In 1991, my father's sister, my Aunt Iris, gave me a small box filled with about three dozen folded up pieces of obviously well-aged paper. Each piece of paper was actually stationery, on which Josiah Peter Hackett wrote to his family in Genessee County, Michigan, while he served as a private in the U.S. 17th Infantry during the Civil War.
Those letters literally changed my life, and put me on the path to become obsessed with documenting the history of my family and build a tree for both my paternal and maternal lines. It wasn't until Aunt Iris (who I grew up calling Aunt Gigi, based on Gigi, the nickname her grandson, my cousin Trey, gave her because he couldn't say "grandma.") If I could go back to that day when I was visiting her at her Austin, Texas, home, I would insist that she show me more family documents. Because today, I KNOW there were more. What I don't know is if they still exist; she died six months later.
I promised Aunt Gigi that, if she would let me take the letters home with me, I would transcribe all of the letters and send her a printed copy of them. Historically, I'm not very good with follow-through in such cases, but this time, I'm proud to say I finished the task and sent them to her before she died. I hope she read them, but I'll never know if she did.
Transcribing those letters taught me all kinds of lessons regarding history and genealogy. It taught me that the names for battles during the Civil War that I was taught in history class were not necessarily the names the battles had at the time they were fought, or immediately after. For example, Josiah writes in one letter about "the battle of the brick house." By taking the date when he wrote the letter and comparing it to a timeline of Civil War battles, I realized that he was at Chancellorsville. Chancellorsville, I then learned, was the name of that brick house; it was not the name of a town, as one might assume.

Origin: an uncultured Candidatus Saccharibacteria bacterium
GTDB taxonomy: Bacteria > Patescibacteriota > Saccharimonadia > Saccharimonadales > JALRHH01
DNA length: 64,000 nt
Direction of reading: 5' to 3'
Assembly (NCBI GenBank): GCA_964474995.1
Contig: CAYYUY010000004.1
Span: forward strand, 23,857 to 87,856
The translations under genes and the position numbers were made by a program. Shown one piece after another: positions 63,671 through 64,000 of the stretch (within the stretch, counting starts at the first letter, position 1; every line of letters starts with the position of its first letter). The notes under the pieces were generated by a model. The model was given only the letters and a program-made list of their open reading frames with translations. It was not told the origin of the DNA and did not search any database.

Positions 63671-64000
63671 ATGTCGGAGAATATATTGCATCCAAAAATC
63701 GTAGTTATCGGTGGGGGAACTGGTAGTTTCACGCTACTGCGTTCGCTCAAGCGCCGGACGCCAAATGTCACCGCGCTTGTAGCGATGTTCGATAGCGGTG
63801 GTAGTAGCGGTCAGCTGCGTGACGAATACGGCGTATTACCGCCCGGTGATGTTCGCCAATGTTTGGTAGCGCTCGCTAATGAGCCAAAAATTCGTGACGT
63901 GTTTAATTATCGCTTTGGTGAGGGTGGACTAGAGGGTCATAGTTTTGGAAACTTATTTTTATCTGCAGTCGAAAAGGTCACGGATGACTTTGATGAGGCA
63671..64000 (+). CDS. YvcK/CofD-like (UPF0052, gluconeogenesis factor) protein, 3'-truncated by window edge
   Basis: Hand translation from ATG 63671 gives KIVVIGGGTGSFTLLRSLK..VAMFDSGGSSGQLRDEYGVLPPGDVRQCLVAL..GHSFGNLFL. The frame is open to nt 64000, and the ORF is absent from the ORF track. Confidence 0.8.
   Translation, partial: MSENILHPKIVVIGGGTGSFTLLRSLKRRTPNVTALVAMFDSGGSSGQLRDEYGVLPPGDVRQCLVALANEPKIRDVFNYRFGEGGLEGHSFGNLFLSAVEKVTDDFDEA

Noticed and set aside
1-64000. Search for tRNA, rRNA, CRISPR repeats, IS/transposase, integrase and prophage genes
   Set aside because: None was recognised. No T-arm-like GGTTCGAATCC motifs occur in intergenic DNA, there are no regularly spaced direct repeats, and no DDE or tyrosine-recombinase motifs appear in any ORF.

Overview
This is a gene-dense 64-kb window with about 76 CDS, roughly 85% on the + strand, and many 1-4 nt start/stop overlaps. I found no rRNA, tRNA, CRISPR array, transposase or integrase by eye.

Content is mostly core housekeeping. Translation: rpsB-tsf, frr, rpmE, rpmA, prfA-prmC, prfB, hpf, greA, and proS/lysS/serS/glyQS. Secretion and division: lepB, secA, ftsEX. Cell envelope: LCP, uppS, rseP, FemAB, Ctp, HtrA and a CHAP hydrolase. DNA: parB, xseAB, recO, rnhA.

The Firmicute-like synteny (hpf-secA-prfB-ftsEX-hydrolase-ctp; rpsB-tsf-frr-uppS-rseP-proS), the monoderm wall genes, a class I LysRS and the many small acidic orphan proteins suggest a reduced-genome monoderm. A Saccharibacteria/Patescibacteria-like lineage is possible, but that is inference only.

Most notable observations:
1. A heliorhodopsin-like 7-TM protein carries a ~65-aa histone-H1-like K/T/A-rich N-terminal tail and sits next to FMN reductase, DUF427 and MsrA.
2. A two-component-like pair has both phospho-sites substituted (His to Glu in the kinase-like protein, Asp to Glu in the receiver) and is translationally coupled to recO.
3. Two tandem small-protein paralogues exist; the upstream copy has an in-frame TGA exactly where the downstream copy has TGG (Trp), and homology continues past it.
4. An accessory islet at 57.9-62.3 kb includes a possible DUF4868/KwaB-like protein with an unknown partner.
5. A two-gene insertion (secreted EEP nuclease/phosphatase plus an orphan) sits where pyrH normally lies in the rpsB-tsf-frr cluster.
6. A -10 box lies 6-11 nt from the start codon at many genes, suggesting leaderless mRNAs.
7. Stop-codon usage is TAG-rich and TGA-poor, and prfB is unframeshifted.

I learned, before I ever heard of or even met Elizabeth Shown Mills (one of the gurus of genealogical research and source citation), about the "FAN Club" research method, which involves researching Friends, Associates, and Neighbors of a specific person being researched. I learned a lot about Josiah's life by studying the information he gave in all of those letters, most of which were intact and a few of which were incomplete.
For the next few weeks, I will be posting individual letters from Josiah that I have transcribed. I will also talk about the research I put in to help me make sense of the unfamiliar content of those letters.
Here is the first of those letters. Feel free to comment or contact me if you are interested in more information.
"October 3, 1862
Fort Preble, Portland, Maine
I take this opportunity to write in perfect [hurly burly]. I am well and hope these lines will find you the same. I expressed 15 dollars home and last week sent 5 dollars home in a letter.
I will send a receipt with this and keep one for myself for security.
I got my first pass down street last night and 7 of the boys that went from Flint with me missed the ferry and got in too late and got into the guard house. I got in a half hour sooner than the rest and was all right. We are put to 6 hours drill every day and the rest of the time it takes to clean our brass.
I have got a pocket writing desk for a dollar and it took another to buy tools. I will send all the money home that I can spare. I guess I have sent the most money home of any man in the fort. I am dreadful lonesome here in a big crowd but don't feel so home sick 1400 miles from home as I did while amongst you after enlisting.
I will send my picture home the next letter if I get my gun and accoutrements. Our fare is pork and beans in the morning, beef and potatoes at noon with cabbage twice a week and bread and coffee for supper. I buy an apple or 2 for to finish supper on.
The drum is beating for drill. Your affectionate son and brother, Josiah
P.S. I have had two hours hard drill and now I will finish my letter. I am awful leg weary but not very tired other ways. I am growing heavier every day. It is very cool weather here and we get up first break to dinner. We have just been to dinner. We had soup made of potatoes, beef, carrots, turnips, onions and Bread and it is bully too. I will send you a receipt to get the $15 at the express office in Flint. Write soon. Josiah
(note on the back: Transporting the pay for this money will have to be paid for at Flint.)"
Note: Sadly, Fort Preble no longer exists. Standing on that site today is the Southern Main Community College campus. Apparently other forts in Casco Bay, some of which Josiah also had been assigned to, do still exist.